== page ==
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Irish Business Plans has over fifteen years experience preparing business plans. We cater for clients applying for loans, investment, grants and more.
Below you will find the typical format we use. It is free for you to download and tailor to your needs. The sample is available in both Word and PDF formats.
Please feel free to get in touch if writing your plan becomes too time consuming or if it needs professional input. Our expert business plan service is efficient and affordable.
Contact us for a free quotation, our prices start at €590.
WHAT OUR PLANS CONTAIN
The executive summary is effectively a synopsis of the entire business plan. It should capture the essence of the business, setting out the rationale and logic behind the likelihood for its success. The style of writing should capture the reader’s attention without being overly dramatic. Typically, the section starts with an introductory paragraph or overview, after which the following headings will be discussed at a high level.
Products or Services
Market or Industry Synopsis
Entrepreneur’s Background and Staffing Plan
Sales History or Projections
Funding and Expenditure
Key Financial Indicators
The company overview is generally the shortest section in the business plan. It should include a mission statement, details of the company’s legal structure and ownership, a brief history of the business/idea, and the business location. Conclude with short term objectives, focusing on the areas such as operations, sales and revenue, marketing, and funding.
This is where the business plan begins to get meaty. Both the problem which the business is solving and the actual solution are described in detail. Identify customers’ main pain point. Address what sets your solution apart from other alternatives. Areas such as pricing, sourcing and fulfilment, and future products or services are also covered in this section.
Next, attention turns to the market. Who is the business selling to? Who are its competitors? What forces are influencing the market? How will the company build and sustain a competitive advantage? What research have you done?
The section can be broken down into a number of sub-headings:
Market Influences e.g. social, suppliers, legal, technological, environmental
Competition & Building a Competitive Advantage
S.W.O.T. Analysis i.e. strengths, weaknesses, opportunities, threats
The company’s sales forecasts are outlined here. The level of complexity will vary depending on the nature of the business or the purpose of the plan. The company will need to have decided on its pricing strategy, and come-up with realistic sales targets.
The forecast is typically broken down into several rows, with a row for each core product or service that you are offering. However, the sales forecast should not be overly detailed. A high level breakdown is sufficient. The section also shows the cost of sales.
Marketing is a complex discipline, however, for the most part this section will focus on the promotional elements of the marketing mix.
To begin with, set out goals and objectives which the company hopes to achieve from the promotional activity. Then outline what these activities will consist of.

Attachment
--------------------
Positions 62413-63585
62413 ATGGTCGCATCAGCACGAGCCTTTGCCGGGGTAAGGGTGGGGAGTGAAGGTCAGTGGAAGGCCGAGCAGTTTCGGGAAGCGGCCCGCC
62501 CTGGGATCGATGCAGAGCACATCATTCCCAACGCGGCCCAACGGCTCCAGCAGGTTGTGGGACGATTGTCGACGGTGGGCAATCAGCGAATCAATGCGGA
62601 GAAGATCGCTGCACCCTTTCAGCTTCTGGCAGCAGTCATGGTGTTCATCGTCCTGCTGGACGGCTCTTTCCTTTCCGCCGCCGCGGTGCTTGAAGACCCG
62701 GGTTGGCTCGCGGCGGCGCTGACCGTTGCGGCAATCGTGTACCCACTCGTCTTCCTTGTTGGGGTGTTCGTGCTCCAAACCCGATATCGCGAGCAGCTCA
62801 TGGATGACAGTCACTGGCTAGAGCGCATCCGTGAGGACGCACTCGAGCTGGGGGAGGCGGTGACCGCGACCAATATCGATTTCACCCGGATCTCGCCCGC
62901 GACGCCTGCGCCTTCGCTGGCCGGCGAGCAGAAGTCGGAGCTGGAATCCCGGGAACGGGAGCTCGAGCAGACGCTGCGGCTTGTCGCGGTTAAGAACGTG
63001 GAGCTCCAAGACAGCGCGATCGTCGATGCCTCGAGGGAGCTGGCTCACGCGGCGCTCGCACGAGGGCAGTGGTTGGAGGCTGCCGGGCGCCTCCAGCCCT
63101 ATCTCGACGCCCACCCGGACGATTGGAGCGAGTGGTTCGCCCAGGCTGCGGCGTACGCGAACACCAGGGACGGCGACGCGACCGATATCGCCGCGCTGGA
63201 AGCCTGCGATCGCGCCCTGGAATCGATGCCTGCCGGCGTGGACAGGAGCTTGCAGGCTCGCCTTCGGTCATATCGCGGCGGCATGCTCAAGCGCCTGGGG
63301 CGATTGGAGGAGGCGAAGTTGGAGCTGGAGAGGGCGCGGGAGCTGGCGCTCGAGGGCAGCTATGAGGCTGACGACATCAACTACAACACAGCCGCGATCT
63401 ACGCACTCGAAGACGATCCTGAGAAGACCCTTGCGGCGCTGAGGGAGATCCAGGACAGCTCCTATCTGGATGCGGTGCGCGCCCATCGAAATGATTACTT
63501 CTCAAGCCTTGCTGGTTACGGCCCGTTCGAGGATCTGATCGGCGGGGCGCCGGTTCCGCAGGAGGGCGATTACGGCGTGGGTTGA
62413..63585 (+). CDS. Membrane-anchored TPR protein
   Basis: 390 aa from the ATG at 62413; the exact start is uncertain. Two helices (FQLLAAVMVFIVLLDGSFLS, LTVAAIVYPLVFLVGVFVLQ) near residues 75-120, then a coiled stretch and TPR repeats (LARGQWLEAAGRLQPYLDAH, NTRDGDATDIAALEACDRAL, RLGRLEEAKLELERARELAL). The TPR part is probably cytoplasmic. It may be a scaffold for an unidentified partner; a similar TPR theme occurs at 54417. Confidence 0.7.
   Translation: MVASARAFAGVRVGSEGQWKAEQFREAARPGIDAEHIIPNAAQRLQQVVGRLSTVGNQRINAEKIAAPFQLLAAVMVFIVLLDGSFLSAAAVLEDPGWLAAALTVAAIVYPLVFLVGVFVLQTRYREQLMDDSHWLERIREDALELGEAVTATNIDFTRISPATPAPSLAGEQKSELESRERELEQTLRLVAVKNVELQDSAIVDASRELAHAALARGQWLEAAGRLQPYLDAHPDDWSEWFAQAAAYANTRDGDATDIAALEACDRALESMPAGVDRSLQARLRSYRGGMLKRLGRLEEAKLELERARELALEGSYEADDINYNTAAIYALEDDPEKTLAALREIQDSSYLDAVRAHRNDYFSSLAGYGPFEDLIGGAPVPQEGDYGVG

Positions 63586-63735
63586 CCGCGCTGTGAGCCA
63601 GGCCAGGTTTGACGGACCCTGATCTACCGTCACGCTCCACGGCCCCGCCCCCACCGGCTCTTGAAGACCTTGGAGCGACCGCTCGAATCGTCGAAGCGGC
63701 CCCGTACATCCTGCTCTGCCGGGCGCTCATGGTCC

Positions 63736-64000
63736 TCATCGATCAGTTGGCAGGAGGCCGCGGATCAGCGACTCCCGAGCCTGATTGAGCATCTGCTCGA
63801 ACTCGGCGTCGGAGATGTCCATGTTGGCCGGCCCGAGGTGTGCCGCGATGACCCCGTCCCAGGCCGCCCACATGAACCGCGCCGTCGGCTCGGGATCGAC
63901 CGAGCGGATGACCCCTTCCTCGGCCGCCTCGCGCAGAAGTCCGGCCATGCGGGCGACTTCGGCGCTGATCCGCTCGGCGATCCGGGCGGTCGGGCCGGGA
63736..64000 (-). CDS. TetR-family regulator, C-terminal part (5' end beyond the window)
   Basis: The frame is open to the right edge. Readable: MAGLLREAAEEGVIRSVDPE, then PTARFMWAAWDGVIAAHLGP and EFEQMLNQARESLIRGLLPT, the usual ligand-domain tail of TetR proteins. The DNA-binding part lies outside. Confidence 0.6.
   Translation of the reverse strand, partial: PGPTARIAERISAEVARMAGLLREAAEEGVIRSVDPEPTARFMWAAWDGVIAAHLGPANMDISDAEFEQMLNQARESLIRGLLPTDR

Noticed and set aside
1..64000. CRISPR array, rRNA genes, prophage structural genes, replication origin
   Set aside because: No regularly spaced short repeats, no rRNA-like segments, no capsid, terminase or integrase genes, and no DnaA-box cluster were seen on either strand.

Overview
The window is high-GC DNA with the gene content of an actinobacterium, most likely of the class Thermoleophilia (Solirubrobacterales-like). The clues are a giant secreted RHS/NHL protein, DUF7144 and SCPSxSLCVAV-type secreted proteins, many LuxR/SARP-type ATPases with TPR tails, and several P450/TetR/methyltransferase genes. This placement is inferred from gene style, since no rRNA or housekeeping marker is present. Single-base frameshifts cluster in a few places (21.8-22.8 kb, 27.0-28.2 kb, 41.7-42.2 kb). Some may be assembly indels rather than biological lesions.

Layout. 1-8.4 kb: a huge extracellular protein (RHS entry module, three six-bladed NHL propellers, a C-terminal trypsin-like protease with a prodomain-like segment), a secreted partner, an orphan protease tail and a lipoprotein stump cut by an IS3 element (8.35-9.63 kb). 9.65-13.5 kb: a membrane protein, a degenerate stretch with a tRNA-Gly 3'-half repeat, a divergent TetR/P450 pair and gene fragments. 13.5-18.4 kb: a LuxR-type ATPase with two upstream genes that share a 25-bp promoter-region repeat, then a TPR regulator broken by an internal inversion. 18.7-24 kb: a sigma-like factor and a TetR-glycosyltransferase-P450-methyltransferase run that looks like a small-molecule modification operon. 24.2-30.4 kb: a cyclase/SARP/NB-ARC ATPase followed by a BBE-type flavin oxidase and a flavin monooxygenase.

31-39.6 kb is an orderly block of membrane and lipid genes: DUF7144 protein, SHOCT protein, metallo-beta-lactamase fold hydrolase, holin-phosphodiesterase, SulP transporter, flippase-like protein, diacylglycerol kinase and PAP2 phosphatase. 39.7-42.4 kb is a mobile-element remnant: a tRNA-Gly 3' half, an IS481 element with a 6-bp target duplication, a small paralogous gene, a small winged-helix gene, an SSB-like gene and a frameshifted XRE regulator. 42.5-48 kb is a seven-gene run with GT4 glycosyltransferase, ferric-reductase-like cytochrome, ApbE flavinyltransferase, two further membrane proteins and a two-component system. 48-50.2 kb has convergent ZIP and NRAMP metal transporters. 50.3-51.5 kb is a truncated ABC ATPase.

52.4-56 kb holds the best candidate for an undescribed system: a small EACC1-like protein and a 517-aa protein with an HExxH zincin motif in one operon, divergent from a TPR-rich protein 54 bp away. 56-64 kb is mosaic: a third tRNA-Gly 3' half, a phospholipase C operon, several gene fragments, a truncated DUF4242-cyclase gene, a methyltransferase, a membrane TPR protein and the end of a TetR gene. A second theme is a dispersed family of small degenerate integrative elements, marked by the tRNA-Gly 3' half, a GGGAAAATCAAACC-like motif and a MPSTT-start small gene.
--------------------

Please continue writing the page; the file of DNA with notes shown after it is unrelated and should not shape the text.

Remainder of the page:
Most modern business plans will contain a mixture of traditional and digital marketing. Budgets and timelines may also be include here.
OPERATIONS & MANAGEMENT
Investors don’t invest in ideas, they invest in people. Can you actually accomplish what you have planned? Do you have the right team in place to turn a good idea into a great business? Here is where you answer these questions. The operations section is where the best case is made that the right team is in place to execute the business idea. It shows that the important roles and responsibilities within the business have all been carefully considered. Include brief bios of each team member with their relevant experience and education highlighted. Also make provision for future personnel requirements. Conclude with a projected payroll table.
Normally, this section will include two sets of financials – a Profit & Loss (P&L) projection and a Cash Flow projection.
The P&L is where all the numbers come together and show if the business is making a profit or loss. It pulls data from the sales forecast and personnel plan and also includes a list of all other ongoing expenses associated with running the business. The P&L also contains the all important “bottom line” where expenses are subtracted from earnings to show if the company is making a profit each month or potentially incurring some losses as it grows.
The Cash Flow statement keeps track of how much cash (money in the bank) a business has at any given point. A typical cash flow statement starts with the amount of cash the business has on hand, adds new cash received through cash sales and paid invoices, and then subtracts cash that the business has paid out as it pays bills, interest, taxes, etc. This then leaves a total cash flow (cash in minus cash out) and ending cash (starting cash + cash in – cash out = ending cash).
More complex plans may also require a Balance Sheet.
Belingard Trading Ltd.
The quality of the document was sharp and slick with robust financials! It gave us the confidence to engage with investors. Mark understood my vision and ensured the document reflected it. I found everybody that I dealt with committed, efficient and to have strong business acumen.
The Beauty Boutique
Without doubt a 5-star service, our business plan was so thorough and professional that the commercial loan manager remarked on it when applying for the loan - and again 4 days later when we went to the bank to draw down our loan!
Our plan, written by IBP, was instrumental in our recent successful loan application.
I would highly recommend the service and we will use them again should the need arise.